2. Get us the records: E-mail or fax a copy of your child’s educational records.
3. Meet with us: We’ll set up a convenient time for your in-person consultation.
4. Follow up with us: You’ll probably have questions after the consultation. We’ll be happy to answer them. Just call or email us. It’s all covered in the flat fee.
Contact us to learn more about our Comprehensive Education Record Review, Analysis and Consultation.
Guiding Parents through the Special Education Maze
Having a child with special needs poses a unique set of challenges to parents. Among these are making sure that the child’s school district honors his or her special education rights and complies with state and federal special education law. We devote a substantial portion of our practice to guiding parents through the process of obtaining the best possible special education services for their children.
This process often begins with requesting an evaluation to determine whether a child is entitled to special education services. Public school districts perform special education evaluations at no cost to parents, who may initiate the process by making a written request. Frankel & Kershenbaum routinely assists parents with obtaining free evaluations, including those provided by school districts, as well as with Independent Educational Evaluations (IEEs) professionals unaffiliated with the school district. If a child qualifies for special needs education services, he or she is legally entitled to a Free Appropriate Public Education, or FAPE, which is an individualized program of services designed to meet the child’s unique needs.
The next step in the process will likely be the development of an Individualized Education Program, or IEP. The child’s IEP team will include, among others, his or her parents, current teacher, a special education teacher and a school representative. The resulting IEP will outline the child’s special education program, including annual goals and a detailed description of the programs and related services that will be used to reach those goals. Our attorneys and education consultant/advocate provide representation at IEP meetings to advocate for our clients and secure proper educational placement and services.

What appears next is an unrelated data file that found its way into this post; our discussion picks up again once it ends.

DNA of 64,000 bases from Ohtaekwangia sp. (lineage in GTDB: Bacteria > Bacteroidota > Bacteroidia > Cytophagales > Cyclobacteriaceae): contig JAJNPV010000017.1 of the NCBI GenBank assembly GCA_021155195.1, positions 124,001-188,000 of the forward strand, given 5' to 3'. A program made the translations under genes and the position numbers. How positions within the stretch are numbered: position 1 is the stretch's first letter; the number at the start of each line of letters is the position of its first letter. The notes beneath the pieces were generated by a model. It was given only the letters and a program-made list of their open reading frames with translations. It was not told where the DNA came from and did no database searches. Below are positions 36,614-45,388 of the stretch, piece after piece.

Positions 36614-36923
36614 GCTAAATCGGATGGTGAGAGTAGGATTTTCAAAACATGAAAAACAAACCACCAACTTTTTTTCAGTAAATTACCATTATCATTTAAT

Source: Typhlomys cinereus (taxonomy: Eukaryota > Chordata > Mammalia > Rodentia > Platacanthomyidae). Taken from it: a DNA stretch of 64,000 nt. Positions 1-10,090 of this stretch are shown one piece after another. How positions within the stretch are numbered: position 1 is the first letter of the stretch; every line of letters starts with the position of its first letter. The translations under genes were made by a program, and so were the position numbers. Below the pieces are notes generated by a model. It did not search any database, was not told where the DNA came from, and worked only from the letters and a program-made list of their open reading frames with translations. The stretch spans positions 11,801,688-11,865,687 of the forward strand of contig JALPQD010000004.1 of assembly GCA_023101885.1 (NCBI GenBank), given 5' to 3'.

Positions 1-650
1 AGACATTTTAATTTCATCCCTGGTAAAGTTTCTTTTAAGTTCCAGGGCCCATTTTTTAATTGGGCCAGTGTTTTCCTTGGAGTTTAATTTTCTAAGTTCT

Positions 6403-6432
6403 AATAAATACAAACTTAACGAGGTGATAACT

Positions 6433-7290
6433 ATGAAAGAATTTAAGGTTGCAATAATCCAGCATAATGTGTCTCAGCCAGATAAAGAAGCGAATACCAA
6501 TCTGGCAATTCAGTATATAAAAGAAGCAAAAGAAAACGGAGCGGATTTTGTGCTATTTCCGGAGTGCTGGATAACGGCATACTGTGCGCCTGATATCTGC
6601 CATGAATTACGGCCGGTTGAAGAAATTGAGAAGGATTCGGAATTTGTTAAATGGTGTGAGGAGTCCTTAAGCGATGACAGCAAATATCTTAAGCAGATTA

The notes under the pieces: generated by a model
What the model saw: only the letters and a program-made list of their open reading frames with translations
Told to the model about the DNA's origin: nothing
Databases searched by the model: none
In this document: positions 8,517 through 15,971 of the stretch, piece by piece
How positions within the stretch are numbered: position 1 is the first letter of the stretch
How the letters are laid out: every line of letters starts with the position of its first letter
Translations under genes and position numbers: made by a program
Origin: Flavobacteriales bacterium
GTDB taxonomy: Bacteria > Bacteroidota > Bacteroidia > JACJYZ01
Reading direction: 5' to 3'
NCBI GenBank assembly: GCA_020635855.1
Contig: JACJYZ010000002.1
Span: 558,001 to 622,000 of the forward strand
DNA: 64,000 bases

If a school district declines to perform an initial evaluation, refuses to provide an IEP for an eligible child, or fails to adequately follow an IEP, we are prepared to serve as advocates at a due process hearing. A due process hearing is similar to a trial in that each side presents evidence and witnesses. A hearing officer then makes a determination about the child’s special education needs. Whether we are seeking an evaluation, developing an IEP, or serving as counsel at a due process hearing, our goal remains the same: to obtain the best possible education for your child.
Children who have special education needs may be disciplined for violating their schools’ codes of conduct. However, federal and state law, including IDEA, protect a special education student when his or her misbehavior is a manifestation of the child’s disability. From the beginning, a child’s IEP should address any special behavior intervention or support strategies that a child may require. Should problem behavior arise after an IEP is in place, parents may request an IEP meeting to address strategies for dealing with the behavior. We regularly assist parents with this process.